UPDATE: The Yankees just announced that Andy Pettitte left tonight’s start with a tight left trapezius muscle. That’s the upper back and neck area. It’s not clear whether he’ll need to miss any time.
9:24 PM: Here’s a potentially troubling development for the first-place Yankees.
According to Bryan Hoch of MLB.com, Andy Pettitte left tonight’s start against the Mariners in the fifth inning with an apparent injury. The veteran southpaw appeared to be in some discomfort after he struck out Jason Bay and Kyle Seager to begin the frame. He was pulled from the ballgame after being visited by Yankees manager Joe Girardi and a team trainer.
No word yet on the exact nature of the injury, but it’s worth noting that Pettitte was skipped from a start last month due to back spasms.
Pettitte allowed two runs on four hits and three walks over 4 2/3 innings before exiting. The 40-year-old has a 3.83 ERA and 39/15 K/BB ratio in 49 1/3 innings over eight starts this season.
You hear a lot about pitchers tipping pitches. It’s often offered up post-facto as an excuse for poor performance by the pitcher himself or his own team. It’s sort of like the “best shape of my life” thing being offered in the offseason to talk about why the player got injured or played badly the previous year. “Smitty’s stuff is still great, he was just tipping his pitches,” said a source close to the player whose stuff is not really great anymore.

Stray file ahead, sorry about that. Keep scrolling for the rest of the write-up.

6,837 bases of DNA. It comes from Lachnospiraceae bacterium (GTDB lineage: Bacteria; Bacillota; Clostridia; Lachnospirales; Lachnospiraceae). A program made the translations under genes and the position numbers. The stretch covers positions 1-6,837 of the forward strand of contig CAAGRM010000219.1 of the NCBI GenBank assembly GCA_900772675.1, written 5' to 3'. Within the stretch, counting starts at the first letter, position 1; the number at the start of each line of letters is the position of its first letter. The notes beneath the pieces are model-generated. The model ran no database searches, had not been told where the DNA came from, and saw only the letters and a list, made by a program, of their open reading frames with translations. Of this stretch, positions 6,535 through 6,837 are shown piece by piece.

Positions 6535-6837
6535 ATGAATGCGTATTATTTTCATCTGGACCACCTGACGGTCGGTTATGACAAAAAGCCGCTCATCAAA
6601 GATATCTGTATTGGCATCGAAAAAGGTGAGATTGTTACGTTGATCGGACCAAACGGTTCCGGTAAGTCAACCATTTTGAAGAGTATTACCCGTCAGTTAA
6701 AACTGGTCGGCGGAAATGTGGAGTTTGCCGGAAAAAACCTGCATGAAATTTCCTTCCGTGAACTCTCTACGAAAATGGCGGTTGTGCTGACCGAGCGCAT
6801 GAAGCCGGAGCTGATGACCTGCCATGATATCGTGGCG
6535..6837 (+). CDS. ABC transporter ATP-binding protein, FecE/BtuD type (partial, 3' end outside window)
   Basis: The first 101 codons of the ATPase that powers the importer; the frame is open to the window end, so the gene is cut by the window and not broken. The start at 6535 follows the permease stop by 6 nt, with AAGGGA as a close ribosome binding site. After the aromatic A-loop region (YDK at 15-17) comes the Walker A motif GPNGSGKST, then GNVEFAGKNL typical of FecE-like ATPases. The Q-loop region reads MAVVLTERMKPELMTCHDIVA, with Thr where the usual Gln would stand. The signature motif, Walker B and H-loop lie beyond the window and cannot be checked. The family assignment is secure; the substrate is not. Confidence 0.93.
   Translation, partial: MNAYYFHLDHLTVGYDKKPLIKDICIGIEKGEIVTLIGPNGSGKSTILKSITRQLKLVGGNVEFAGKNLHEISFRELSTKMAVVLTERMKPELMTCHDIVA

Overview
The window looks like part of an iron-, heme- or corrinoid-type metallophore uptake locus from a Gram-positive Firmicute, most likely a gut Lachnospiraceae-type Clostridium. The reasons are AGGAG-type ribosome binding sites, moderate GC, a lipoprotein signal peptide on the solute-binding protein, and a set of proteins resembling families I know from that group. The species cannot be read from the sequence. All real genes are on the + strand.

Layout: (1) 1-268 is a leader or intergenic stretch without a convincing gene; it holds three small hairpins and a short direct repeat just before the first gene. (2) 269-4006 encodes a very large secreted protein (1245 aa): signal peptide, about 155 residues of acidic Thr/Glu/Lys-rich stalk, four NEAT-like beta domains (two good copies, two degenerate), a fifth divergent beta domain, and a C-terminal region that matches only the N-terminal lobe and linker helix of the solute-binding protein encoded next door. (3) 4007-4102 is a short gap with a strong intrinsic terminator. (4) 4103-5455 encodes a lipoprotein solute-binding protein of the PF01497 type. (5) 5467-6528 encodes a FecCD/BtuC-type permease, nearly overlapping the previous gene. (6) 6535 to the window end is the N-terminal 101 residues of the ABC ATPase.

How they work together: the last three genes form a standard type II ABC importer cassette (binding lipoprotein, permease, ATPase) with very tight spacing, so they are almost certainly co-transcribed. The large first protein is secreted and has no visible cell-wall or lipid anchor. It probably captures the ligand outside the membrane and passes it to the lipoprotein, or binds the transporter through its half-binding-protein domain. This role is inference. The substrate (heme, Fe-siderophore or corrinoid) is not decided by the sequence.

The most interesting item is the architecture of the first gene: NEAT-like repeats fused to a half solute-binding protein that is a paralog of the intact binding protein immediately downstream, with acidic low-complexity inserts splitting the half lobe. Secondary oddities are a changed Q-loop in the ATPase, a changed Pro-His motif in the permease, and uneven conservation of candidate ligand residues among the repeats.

Which isn’t to say that pitchers don’t tip pitches. Of course they do. Opposing teams look for it, pick up on it and take advantage of it whenever they can. It’s just that (a) the opposing team has an interest in not talking about it, lest the pitcher STOP tipping its pitches; and (b) the guy actually tipping his pitches doesn’t want to talk specifically about it lest he starts doing it again.
Which is what makes this article at Sports Illustrated so interesting. In it Tom Verducci talks to an anonymous Houston Astros player who explains how Dodgers starter Yu Darvish was tipping his pitches during the World Series, leading to him getting absolutely shellacked in Games 3 and 7. The upshot: the Astros knew when a slider or a cutter was coming, they waited for it and they teed off.
Darvish is a free agent now. I’m guessing, whoever signs him, knows exactly what they’ll gave him work on the first day of spring training.